I thought I'd share this here. I totally agree that it affecs the play. If you can't hear the contact, you just don't know what kind of power the shot has.
December 19, 2007
SILENCE please! Former Wimbledon finalist Judy Dalton says the time has come to put an end to a blight on tennis — the grunt.
Dalton, the winner of nine grand slam doubles titles, claims she would have been prepared to forfeit a match against the grunter par excellence, Maria Sharapova — and has urged the current generation of tennis players to do so.
"If that was me and I was playing Sharapova, I would be saying, 'If you continue with that you can have the match, I'll walk off, and I'll lodge a complaint,' "
Dalton told The Age.
"The other girls should say 'Fine, I'll forfeit the match.' "
She nominated the Williams sisters, Venus and Serena, as two of the other main grunt offenders. "Will it happen? I don't think so,"
Action against the grunt has been rare. Among the exceptions was the 2003 Wimbledon warm-up event at Birmingham, when Sharapova was warned by officials after her opponent, Nathalie Dechy — and players on an adjacent court — complained about the noise.
At Wimbledon, the London tabloids' famous grunt-o-meter has recorded Sharapova's noise level at 101.2 decibels — the equivalent, apparently, of a police siren at close range or a small aircraft landing nearby.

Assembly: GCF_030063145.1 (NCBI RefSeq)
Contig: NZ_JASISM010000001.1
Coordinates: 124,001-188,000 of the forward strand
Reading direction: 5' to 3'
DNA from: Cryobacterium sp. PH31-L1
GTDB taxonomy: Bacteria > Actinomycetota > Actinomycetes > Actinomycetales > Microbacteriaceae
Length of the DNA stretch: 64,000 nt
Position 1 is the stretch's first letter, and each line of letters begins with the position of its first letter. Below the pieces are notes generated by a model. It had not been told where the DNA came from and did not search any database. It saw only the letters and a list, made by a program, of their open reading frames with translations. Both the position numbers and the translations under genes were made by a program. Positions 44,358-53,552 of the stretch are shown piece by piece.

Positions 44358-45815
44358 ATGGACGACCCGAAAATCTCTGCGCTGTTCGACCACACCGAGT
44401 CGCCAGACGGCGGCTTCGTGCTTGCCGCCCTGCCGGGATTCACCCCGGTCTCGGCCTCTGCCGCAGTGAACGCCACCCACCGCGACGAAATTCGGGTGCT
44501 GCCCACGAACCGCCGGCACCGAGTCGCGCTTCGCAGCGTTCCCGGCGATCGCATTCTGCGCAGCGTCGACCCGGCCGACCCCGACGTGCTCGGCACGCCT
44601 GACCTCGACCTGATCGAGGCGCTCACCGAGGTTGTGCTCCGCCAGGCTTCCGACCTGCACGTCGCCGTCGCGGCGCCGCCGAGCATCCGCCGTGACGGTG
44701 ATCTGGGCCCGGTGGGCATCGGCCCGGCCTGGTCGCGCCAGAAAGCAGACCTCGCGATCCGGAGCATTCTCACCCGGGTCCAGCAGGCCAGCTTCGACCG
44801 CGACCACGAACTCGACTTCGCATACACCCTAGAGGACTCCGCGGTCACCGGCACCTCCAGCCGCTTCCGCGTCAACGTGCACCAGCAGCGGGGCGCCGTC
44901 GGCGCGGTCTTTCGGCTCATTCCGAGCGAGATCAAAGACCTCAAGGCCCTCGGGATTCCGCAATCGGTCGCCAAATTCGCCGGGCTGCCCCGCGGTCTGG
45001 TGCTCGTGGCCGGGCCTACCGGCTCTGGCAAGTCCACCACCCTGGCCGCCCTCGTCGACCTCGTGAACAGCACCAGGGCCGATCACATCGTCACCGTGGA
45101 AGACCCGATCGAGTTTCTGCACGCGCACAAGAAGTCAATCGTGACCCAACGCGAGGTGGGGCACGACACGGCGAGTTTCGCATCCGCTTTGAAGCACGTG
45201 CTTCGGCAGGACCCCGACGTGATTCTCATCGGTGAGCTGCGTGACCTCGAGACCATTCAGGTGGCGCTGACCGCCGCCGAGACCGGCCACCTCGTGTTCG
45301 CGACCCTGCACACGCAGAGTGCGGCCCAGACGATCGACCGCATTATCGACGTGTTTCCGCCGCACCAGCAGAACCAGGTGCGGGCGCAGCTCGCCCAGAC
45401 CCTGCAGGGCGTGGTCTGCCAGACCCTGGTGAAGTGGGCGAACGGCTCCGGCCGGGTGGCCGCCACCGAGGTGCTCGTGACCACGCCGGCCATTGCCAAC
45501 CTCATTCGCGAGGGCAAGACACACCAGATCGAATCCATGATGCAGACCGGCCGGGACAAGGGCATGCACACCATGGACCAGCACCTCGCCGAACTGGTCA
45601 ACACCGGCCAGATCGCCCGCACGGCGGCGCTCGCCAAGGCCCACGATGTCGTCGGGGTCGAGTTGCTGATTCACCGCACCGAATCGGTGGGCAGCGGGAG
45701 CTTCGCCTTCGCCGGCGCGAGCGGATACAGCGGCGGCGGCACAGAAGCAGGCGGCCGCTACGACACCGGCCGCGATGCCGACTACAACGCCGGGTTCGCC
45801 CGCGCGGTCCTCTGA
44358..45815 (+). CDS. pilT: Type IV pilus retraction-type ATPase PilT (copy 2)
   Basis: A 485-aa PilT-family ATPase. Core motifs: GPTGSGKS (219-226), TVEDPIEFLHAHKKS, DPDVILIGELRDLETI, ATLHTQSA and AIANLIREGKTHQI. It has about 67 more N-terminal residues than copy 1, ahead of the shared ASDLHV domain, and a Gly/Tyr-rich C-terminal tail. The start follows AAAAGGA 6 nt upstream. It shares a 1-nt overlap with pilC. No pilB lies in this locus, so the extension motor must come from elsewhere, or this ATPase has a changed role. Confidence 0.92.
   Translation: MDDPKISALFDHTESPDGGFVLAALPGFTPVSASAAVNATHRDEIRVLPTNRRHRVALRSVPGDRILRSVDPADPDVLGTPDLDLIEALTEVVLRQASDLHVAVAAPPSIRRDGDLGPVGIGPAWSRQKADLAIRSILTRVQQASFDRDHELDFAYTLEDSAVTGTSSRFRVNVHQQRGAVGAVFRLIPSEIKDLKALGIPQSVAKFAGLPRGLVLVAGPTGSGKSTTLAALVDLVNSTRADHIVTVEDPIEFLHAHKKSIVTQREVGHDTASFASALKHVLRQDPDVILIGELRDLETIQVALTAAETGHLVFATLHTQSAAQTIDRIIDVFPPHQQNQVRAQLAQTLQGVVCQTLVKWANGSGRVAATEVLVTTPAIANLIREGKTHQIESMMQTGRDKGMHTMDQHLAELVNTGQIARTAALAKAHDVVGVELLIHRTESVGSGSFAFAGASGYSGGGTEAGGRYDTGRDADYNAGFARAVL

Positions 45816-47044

Former Australian great John Newcombe has previously described it as "cheating".
"It's actually what I consider legalised cheating, because one of your great senses that you have on a tennis court is your ability to hear the ball come off your opponent's strings,"
Newcombe said last year. The player who can't hear the ball is effectively flying blind.
Dalton agrees — "They use it as a tactic so you can't hear the ball" — and laments what she believes is the WTA's unwillingness to deal with the issue for fear of alienating some of the sport's biggest and most influential drawcards.
"I find it exceedingly frustrating that the WTA have not done anything about it," Dalton said. "It seems to me that any time there's any problems with any of 'the stars', that they're just too frightened to say anything to anybody, for fear of their jobs."
Sharapova and others, including the ur-grunter, Monica Seles, have always argued that the noises are involuntary. Under the rules of tennis, the chair umpire must be convinced that they are excessive and intentional. If so, "any continual distraction of regular play, such as grunting, shall be dealt with as follows: for the first offence, a let should be called and the player should be told that any such hindrance thereafter will be ruled deliberate. Any hindrance caused by a player that is ruled deliberate will result in the loss of a point."
Two years ago at Wimbledon, more than a decade after Nathalie Tauziat's sensational complaint against Seles, tournament referee Alan Mills accused quieter players of trying to out-psyche noisy opponents by copying their behaviour.
"Many of the non-grunting players are unhappy about the noise pollution and a kind of counter-grunt culture has emerged in recent years whereby offended parties ape their opponent's noises."
Australian Open referee Wayne McKewen confirmed that a chair umpire would only consider taking action if a complaint was made by an opponent or if it was thought that the grunting was intentional to hinder the other player. In that case, he said, the umpire would speak to the player involved.